TELL ME A STORY
Bring your creative process to life

You can use the concept of telling a story two different ways. The first is exactly what you would think in that your presentation should, like any good story, have a beginning, middle and end. The beginning of your presentation should set the pace, introduce the story and set the stage. The middle should elaborate on the beginning and be the heart of the story where everything is explained. The end should wrap up everything and set the stage for the next episode.

You can also look at it that when you present creative work you have the license to make the way you present more of a work of theater. I don’t mean to put on costumes and sing songs but instead, think about the fact that you have the license to improve upon the story you tell your client about the work. You can take the fact that you really came up with the concept you are presenting while sitting at your desk and make it into how you were driving to work, saw something, were struck with inspiration and the concept came to you. It is a more engaging and personalized approach than simply standing up there and revealing the work.

LIMIT CHOICES
Edit. refine. edit. refine.

Getting your client’s trust means that you present anything you must have a point of view about their brand, their work and the project you are presenting. This is important for two reasons. First, is that point of view puts you in a leadership position as someone who is in charge of the business and that position creates trust and confidence. Second, is because it will help you refine and edit your work you’re going to present down to only the choices that are in line with your vision. Not having that vision usually leads to two different actions – throwing in the step child and guessing.

We have all done it at some point. You have 2 really good options but you told the client you would present 3 concepts so you throw in that step child concept no one believes in to hit your number. You present all three, the client picks the third one you threw in at the end and now you have to put whip cream on the onion to make it work. For a long time, I thought it was because clients, like dogs, can smell fear and you key on the one concept you were afraid of. Since then my thinking has evolved to knowing that it was my fault for throwing in something I didn’t believe in and not doing a good enough job of selling the two better ideas. If I would have stuck with my vision then the finished project would have been one of the concepts I knew would have worked better.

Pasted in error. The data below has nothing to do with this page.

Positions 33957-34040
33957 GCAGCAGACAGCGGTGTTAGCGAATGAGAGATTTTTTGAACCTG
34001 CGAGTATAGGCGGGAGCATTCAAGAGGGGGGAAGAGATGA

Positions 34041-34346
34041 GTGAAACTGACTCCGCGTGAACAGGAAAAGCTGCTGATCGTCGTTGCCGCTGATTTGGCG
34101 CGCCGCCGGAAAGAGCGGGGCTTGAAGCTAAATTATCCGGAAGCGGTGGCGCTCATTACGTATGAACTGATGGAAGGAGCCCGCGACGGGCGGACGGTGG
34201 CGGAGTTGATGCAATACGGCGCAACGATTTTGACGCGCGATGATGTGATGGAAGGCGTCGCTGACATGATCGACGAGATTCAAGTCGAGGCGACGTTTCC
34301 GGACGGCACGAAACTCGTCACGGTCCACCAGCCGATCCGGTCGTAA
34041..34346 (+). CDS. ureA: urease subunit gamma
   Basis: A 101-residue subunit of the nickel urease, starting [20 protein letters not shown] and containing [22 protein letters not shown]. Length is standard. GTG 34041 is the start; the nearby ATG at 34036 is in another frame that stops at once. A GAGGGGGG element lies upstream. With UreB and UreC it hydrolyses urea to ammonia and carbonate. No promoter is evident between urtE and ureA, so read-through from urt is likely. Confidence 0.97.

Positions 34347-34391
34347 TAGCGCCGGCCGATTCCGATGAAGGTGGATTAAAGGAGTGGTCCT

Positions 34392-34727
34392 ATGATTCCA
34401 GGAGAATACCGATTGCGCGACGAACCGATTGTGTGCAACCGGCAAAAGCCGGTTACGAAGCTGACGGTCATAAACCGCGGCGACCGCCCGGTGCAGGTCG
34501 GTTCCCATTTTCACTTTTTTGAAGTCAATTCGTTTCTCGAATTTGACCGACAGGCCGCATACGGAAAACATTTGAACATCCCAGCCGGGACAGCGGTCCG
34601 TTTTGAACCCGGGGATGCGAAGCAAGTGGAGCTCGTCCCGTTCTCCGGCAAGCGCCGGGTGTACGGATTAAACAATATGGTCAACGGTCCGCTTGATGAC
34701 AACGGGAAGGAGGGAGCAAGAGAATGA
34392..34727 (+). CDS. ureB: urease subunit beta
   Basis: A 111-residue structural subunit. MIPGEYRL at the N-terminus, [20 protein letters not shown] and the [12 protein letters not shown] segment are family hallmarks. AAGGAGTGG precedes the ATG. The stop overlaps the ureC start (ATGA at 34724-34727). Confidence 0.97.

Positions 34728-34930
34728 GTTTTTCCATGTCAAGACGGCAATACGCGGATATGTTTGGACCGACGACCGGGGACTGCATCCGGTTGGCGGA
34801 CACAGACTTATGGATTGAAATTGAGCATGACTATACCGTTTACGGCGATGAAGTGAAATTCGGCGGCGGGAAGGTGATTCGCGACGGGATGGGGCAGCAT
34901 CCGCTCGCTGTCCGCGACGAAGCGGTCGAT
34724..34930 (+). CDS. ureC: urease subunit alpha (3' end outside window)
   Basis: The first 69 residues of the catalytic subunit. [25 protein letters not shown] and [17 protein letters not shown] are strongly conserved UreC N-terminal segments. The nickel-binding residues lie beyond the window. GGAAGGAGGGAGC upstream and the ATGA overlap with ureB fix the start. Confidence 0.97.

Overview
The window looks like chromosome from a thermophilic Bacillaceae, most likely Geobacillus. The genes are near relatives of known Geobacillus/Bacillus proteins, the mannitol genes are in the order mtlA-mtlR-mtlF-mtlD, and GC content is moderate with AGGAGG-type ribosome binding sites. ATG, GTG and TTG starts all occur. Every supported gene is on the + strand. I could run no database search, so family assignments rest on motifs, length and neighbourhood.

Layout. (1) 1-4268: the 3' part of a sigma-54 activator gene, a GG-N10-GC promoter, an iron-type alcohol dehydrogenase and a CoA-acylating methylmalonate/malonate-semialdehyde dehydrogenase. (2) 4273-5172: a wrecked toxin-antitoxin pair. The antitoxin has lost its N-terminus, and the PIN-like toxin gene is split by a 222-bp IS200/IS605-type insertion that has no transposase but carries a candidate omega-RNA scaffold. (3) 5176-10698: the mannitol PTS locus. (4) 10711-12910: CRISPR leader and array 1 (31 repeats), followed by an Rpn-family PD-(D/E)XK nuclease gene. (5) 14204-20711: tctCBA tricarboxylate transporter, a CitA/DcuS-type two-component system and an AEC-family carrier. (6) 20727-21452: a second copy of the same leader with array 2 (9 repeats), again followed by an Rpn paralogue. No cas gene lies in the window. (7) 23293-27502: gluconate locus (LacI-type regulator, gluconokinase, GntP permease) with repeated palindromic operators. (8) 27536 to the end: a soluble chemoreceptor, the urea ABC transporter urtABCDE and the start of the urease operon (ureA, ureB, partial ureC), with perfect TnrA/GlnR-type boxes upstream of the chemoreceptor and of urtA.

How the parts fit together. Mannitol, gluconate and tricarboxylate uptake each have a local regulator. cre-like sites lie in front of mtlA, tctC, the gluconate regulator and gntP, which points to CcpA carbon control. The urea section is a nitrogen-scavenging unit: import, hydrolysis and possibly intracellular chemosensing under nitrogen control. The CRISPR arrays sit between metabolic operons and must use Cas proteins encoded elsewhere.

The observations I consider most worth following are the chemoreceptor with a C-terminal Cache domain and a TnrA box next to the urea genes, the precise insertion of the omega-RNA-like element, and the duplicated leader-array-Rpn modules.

Onto the subject of guessing. I recently had an agency do a presentation to one of my clients where they presented 8 different campaign directions and I got the sense that they felt like they had really gone the extra mile to produce all of this work. I saw it as a group that was completely lost with no clue about where to take the business. They didn’t have a point of view, they were grasping at straws hoping something you stick and as a result, I had no trust or confidence in them. I would rather they present a strong singular vision, even if it was wrong than just guessing wildly.

Have faith in your vision and have the strength to present it because your client will respond to that much better than if you just guess and hope you hit something.

PRACTICE. PRACTICE. PRACTICE.
Then practice some more.